The Convention Against Torture (CAT) is another form of relief from deportation. To qualify for CAT relief, individuals must establish that it is more likely than not that they would be tortured if they were to be removed to their home country. CAT relief is not dependent on any protected ground but requires evidence of a significant risk of torture.
Adjustment of Status
Adjustment of status allows individuals to become lawful permanent residents without having to leave the United States. To be eligible for adjustment of status, individuals must have an approved immigrant petition, be physically present in the United States, and have a visa number immediately available.
There are several ways to qualify for adjustment of status, including through family-based sponsorship, employment sponsorship, or humanitarian programs. Each category has specific eligibility requirements and application processes.
Now, let’s summarize the information we covered in a comparative table:
|Relief from Deportation||Eligibility Criteria||Available Pathways|
|Cancellation of Removal||– LPR for at least 5 years|
– Continuous U.S. residence for 7 years
|– Exceptional and extremely unusual hardship to a relative|
|after admission||– No conviction of an aggravated felony|
– Continuous U.S. residence for 10 years
|– Good moral character|
|– No conviction of certain crimes|
|Asylum||– Filing within one year of arrival in the U.S.||– Path to permanent residency|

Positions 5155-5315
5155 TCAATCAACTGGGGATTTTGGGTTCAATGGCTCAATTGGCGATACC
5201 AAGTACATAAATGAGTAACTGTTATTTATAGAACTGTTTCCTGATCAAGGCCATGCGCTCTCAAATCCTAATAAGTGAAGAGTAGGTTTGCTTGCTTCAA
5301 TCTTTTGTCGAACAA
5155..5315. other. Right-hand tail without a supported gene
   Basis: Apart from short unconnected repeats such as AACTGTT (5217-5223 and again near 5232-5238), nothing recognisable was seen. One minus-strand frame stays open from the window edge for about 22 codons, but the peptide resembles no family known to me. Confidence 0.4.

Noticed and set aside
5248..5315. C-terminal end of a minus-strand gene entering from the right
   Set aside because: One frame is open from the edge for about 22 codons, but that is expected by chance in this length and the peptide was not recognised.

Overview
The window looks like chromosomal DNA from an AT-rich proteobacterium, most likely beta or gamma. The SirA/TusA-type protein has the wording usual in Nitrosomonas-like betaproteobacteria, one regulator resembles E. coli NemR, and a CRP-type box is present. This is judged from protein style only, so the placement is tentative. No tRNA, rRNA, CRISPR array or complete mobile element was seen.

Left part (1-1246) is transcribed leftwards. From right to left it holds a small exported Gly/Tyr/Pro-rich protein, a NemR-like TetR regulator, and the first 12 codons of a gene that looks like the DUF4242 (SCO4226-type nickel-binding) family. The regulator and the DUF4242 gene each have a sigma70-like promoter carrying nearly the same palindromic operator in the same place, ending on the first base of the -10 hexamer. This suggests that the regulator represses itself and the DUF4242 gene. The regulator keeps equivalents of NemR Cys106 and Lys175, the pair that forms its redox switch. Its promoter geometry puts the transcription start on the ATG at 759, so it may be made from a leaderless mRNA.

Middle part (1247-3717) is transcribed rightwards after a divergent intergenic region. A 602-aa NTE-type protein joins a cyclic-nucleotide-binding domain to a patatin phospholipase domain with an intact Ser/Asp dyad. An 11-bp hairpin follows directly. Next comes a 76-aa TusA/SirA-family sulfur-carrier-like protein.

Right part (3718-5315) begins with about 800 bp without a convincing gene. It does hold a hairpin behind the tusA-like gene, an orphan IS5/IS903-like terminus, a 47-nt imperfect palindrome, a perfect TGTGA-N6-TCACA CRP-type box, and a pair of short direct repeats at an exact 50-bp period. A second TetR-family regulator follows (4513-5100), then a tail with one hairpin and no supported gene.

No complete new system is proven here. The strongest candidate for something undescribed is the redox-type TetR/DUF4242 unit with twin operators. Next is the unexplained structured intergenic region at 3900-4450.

|– Well-founded fear of persecution based on protected ground|
|– Government inability or unwillingness to protect|
|Withholding of Removal||– Clear probability of persecution based on protected ground||– No pathway to permanent residency|
|Convention Against Torture||– More likely than not to be tortured if removed to home country|
|Adjustment of Status||– Eligible for an approved immigrant petition||– Permanent residency without leaving the U.S.|
|– Physically present in the U.S.|
|– Visa number immediately available|
For a practical illustration, let’s consider a hypothetical case:
Case Study: Maria’s Pursuit of Cancellation of Removal
Maria is a lawful permanent resident who has been in the United States for the past 15 years. She recently became the primary caregiver for her elderly U.S. citizen mother, who suffers from a severe medical condition and relies on Maria’s assistance for daily activities. Unfortunately, Maria was convicted of a non-aggravated felony last year, which puts her at risk of deportation.
With the help of a skilled immigration attorney, Maria applies for cancellation of removal, arguing that her removal would result in exceptional and extremely unusual hardship to her mother. Her attorney gathers medical records, testimonies from healthcare professionals, and evidence of Maria’s continuous presence and good moral character throughout her time in the United States.